Climate control is your art’s best friend. Keep the place steady, not too hot, not too cold. Extremes are not cool for your artwork. They like it just right, like a cosy room temperature. Make sure your storage spot is free of moisture, to avoid condensation damage to your art.

Make sure your storage location is also safe and secure, with necessary locks, security and CCTV.

So, to sum it up: find a cool, dry spot, avoid sunlight, stack with care, keep the climate controlled and your storage site secure. Your art will thank you for giving it a safe, happy home until it’s ready to make its next big appearance.

By Kerwin art packaging
Some of my art in storage – this was only for a few days during an art show

Additional tips for art packaging

Let’s dive deeper into the art of packaging with some additional pro tips. First off, labelling is key. Ensure your package is shouting “handle with care,” and include all the essential details. Think of it as giving your artwork a personalised introduction to the world.

Don’t stop there – add in some handling instructions or fragile warnings. Make it crystal clear that your art prefers the gentle touch. It’s like a little note to the handlers, guiding them on the best way to treat your masterpiece.

Consider the recipient in your packaging strategy. Add care guidelines, a sort of manual on how to keep your artwork happy and pristine. It’s like passing on the torch of responsibility to the new art owner.

Now, if your art is a bit on the extra side – large canvases, framed pieces, you name it – they deserve some VIP treatment. Secure those frames, pad those corners, and ensure everything is snug as a bug. Treat them like the royalty of the packaging world.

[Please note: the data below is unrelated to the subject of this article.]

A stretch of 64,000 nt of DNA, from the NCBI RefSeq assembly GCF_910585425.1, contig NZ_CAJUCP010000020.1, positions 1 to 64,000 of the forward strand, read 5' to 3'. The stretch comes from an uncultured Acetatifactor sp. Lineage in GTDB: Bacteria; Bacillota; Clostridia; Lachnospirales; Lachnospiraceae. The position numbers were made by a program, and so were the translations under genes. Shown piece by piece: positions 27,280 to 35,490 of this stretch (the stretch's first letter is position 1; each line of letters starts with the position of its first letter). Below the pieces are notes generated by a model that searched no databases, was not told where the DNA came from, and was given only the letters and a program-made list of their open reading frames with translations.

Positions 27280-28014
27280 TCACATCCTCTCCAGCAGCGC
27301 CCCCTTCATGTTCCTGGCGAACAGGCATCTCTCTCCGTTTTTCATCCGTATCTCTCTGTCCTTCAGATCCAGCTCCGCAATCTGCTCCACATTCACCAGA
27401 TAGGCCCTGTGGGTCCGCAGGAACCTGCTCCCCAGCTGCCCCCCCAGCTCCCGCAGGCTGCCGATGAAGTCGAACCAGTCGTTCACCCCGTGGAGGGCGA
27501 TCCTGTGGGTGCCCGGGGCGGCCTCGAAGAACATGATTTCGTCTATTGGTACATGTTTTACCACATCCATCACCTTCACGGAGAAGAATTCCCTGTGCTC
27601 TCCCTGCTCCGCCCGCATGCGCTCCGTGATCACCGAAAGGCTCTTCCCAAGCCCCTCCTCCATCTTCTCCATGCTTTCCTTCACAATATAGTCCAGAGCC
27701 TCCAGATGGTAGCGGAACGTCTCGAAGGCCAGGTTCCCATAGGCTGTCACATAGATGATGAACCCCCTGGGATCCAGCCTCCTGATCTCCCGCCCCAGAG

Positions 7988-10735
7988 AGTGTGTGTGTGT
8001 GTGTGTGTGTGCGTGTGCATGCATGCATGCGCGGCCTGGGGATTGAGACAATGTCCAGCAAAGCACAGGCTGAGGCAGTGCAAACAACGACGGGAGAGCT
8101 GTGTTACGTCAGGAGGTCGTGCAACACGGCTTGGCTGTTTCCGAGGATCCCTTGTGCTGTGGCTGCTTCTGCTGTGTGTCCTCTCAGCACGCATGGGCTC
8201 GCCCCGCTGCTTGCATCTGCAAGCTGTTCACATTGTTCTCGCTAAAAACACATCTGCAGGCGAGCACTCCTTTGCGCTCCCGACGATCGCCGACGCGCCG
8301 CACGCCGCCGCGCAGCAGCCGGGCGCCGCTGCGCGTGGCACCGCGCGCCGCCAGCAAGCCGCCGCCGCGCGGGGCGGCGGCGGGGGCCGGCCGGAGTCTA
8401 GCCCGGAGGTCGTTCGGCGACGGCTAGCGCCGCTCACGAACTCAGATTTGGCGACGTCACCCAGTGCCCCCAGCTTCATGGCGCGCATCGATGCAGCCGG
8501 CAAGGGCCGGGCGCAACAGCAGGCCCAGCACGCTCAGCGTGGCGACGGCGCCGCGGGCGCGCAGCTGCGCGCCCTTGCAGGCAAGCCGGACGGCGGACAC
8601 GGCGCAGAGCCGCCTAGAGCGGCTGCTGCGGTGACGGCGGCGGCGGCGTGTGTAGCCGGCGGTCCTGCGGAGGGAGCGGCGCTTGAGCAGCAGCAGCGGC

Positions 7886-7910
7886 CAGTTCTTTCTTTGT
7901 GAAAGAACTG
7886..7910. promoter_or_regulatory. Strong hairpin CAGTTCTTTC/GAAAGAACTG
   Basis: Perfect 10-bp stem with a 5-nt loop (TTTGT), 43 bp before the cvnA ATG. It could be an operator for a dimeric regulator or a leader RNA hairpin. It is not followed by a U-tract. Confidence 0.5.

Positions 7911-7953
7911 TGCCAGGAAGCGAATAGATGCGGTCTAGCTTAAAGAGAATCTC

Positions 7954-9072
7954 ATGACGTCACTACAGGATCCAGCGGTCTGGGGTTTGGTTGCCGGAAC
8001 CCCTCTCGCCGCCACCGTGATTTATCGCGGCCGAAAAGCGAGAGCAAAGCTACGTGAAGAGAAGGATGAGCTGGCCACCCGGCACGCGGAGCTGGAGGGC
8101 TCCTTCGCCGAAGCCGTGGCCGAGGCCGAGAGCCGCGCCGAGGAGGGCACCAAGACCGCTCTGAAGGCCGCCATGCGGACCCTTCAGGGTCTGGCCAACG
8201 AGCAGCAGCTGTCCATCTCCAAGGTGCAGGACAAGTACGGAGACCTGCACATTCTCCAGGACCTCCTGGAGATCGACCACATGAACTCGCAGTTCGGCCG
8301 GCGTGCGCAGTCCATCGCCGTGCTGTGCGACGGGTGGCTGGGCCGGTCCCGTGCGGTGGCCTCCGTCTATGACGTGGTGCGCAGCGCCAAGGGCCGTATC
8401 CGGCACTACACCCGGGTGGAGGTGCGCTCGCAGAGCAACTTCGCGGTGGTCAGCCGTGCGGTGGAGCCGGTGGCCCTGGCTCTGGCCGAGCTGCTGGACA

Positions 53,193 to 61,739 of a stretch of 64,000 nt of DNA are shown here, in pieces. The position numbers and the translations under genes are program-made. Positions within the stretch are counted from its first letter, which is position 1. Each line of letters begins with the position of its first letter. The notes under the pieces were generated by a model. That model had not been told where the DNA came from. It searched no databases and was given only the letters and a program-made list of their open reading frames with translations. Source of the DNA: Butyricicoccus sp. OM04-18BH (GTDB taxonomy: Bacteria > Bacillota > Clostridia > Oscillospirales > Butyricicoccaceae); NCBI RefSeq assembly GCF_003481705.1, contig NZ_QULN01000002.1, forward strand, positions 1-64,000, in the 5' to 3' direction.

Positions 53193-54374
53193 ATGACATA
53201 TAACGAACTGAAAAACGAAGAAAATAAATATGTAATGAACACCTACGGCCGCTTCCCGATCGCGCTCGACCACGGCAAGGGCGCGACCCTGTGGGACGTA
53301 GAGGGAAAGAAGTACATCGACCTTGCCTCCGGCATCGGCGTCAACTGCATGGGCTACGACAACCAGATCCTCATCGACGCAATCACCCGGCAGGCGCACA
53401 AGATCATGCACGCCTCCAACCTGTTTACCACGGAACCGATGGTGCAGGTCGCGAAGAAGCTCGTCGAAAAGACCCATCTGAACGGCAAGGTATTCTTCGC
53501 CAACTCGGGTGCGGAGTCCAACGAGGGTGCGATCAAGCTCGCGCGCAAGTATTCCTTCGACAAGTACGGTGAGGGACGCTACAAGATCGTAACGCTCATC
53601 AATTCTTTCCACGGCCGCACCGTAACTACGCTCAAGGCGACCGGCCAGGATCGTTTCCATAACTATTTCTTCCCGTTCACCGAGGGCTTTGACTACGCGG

To sum it up: label smart, share handling instructions, include care guidelines, and go the extra mile for those unique pieces. It’s like giving each artwork its personal bodyguard for a smooth journey to its new home.

By Kerwin art packaging

Conclusion: Handle With Care

In a nutshell, mastering the art of wrapping and packaging is the unsung hero in the realm of art care. Handle your creativity with care.

Beyond the aesthetics of packaged art (particularly when shipping a piece to a buyer), effective wrapping and packaging is the backbone of safeguarding your masterpiece throughout its journey – be it to exhibitions, during transit, or to be tucked away in storage.

From the right materials like bubble wrap and sturdy crates to smart labelling and communication with shipping carriers, every step plays a crucial role. And don’t forget your layers of acid-free paper or glassine that protect your painting or art surface from its bubble wrap or cardboard wrap. Consider investing in foil-backed Stiffy art bags as an artist; they’re a worthwhile investment.

So, embrace these packaging tips as your art’s trusted companions. As you follow this guide, envision your artwork not just as a creation but as a resilient traveller, confidently navigating the bumps and turns, wrapped up snugly in protection. By prioritising proper packaging, you’re ensuring that your artistic endeavours remain not just visually stunning but also resilient against the unpredictable adventures of the art world.

By Kerwin art set up at The Other Art Fair, New York 2022
By Kerwin art set up at The Other Art Fair, New York 2022

What is the most helpful piece of advice in this article on packaging? What other materials do you use to wrap your art? Explore my own range of ‘By Kerwin’ pop art paintings and shop prints in my online shop

Explore my blog guide about how to hang and display your paintings at an exhibition here. Visit my blog section for more tips about framing and displaying your paintings and art.

View my full range of Jackson Pollock-inspired pop art paintings and prints of your favourite music and pop culture icons at High-definition printing, fast worldwide delivery and satisfaction guaranteed. You can follow my art progress on Instagram and Facebook.

By Kerwin pop art music paintings at The Other Art Fair London panoramic landscape photo